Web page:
As a direct result of this project, women at high risk of developing breast and ovarian cancer will be offered free genetic testing, as the test is now listed on the Medicare Benefits Schedule http://www.abc.net.au/news/2017-10-12/breast-and-ovarian-cancer-test-free-for-high-risk-patients/9040274. The full paper was published in Nature Genetics in Medicine can be accessed at http://rdcu.be/D3SV

 

  1. Antoniou A, Pharoah PD, Narod S, Risch HA, Eyfjord JE, Hopper JL, et al. Average risks of breast and ovarian cancer associated with BRCA1 or BRCA2 mutations detected in case Series unselected for family history: a combined analysis of 22 studies. American journal of human genetics. 2003;72(5):1117-30.
  2. Chen S, Parmigiani G. Meta-analysis of BRCA1 and BRCA2 penetrance. Journal of clinical oncology : official journal of the American Society of Clinical Oncology. 2007;25(11):1329-33.
  3. Mavaddat N, Peock S, Frost D, Ellis S, Platte R, Fineberg E, et al. Cancer risks for BRCA1 and BRCA2 mutation carriers: results from prospective analysis of EMBRACE. Journal of the National Cancer Institute. 2013;105(11):812-22.
  4. Ludwig KK, Neuner J, Butler A, Geurts JL, Kong AL. Risk reduction and survival benefit of prophylactic surgery in BRCA mutation carriers, a systematic review. American journal of surgery. 2016;212(4):660-9.
  5. Li X, You R, Wang X, Liu C, Xu Z, Zhou J, et al. Effectiveness of Prophylactic Surgeries in BRCA1 or BRCA2 Mutation Carriers: A Meta-analysis and Systematic Review. Clinical cancer research : an official journal of the American Association for Cancer Research. 2016;22(15):3971-81.
  6. Cancer Institute NSW. eviQ. An online service of the Cancer Institute NSW 2017 [Available from: https://www.eviq.org.au/.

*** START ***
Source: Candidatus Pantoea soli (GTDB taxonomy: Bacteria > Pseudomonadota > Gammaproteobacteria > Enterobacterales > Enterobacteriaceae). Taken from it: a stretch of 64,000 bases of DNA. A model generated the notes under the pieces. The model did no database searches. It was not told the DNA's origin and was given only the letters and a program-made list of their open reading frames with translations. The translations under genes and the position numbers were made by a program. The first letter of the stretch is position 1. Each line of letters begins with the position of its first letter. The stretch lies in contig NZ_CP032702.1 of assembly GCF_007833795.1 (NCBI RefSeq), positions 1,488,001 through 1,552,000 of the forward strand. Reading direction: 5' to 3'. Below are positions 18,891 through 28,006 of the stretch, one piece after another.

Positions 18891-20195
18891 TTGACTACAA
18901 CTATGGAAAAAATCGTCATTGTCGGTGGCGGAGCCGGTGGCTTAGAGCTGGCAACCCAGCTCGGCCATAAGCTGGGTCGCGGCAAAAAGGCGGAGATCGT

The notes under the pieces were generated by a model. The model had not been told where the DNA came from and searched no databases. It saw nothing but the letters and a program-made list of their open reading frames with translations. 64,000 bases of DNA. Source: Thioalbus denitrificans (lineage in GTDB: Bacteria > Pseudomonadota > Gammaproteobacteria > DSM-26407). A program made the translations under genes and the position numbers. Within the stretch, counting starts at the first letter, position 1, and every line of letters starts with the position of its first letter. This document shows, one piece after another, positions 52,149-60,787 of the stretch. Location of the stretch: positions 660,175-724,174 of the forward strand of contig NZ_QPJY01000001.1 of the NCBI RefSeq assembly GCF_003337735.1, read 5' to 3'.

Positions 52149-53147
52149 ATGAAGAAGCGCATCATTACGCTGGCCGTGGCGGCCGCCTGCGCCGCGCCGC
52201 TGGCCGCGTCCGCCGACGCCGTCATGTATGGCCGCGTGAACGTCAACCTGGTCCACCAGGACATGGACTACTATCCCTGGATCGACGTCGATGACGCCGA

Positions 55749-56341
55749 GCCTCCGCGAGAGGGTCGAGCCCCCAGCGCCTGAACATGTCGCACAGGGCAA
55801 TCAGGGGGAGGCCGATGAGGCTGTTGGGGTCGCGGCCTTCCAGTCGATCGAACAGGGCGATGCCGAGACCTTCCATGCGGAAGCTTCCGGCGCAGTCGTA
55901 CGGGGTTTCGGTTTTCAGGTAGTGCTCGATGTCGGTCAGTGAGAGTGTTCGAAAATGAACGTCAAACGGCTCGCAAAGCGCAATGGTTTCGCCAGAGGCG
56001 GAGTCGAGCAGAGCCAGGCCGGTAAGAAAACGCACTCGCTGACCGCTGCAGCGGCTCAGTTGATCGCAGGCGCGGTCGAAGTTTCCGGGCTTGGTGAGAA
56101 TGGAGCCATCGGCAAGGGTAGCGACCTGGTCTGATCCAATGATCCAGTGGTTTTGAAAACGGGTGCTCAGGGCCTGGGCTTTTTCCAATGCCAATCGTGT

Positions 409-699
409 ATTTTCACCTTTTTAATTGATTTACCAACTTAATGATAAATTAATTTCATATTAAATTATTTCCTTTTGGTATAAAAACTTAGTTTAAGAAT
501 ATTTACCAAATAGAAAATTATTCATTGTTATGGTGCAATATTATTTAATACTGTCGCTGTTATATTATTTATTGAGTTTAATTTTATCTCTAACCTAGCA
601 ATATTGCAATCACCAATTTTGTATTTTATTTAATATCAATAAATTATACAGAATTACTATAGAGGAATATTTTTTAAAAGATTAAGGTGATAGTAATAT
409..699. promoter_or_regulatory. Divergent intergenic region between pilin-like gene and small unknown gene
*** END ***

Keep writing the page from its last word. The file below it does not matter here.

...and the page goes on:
7. Paluch-Shimon S, Cardoso F, Sessa C, Balmana J, Cardoso MJ, Gilbert F, et al. Prevention and screening in BRCA mutation carriers and other breast/ovarian hereditary cancer syndromes: ESMO Clinical Practice Guidelines for cancer prevention and screening. Annals of oncology : official journal of the European Society for Medical Oncology. 2016;27(suppl 5):v103-v10.
  8. National Comprehensive Cancer Network (NCCN). Genetic/Familial High-Risk Assessment: Breast and Ovarian. NCCN Clinical Practice Guidelines in Oncology [Internet]. January 2017. Available from: https://www.asco.org/sites/new-www.asco.org/files/content-files/research-and-progress/documents/nccn-guideline-genetics-screening-breast-ovarian.pdf.
  9. National Institute for Health and Care Excellence. Clinicalguideline164-familial breastcancer. 2015.
  10. Tuffaha HW, Mitchell A, Ward RL, Connelly L, Butler JRG, Norris S, et al. Cost-effectiveness analysis of germ-line BRCA testing in women with breast cancer and cascade testing in family members of mutation carriers. Genetics in medicine : official journal of the American College of Medical Genetics. 2018;20(9):985-94.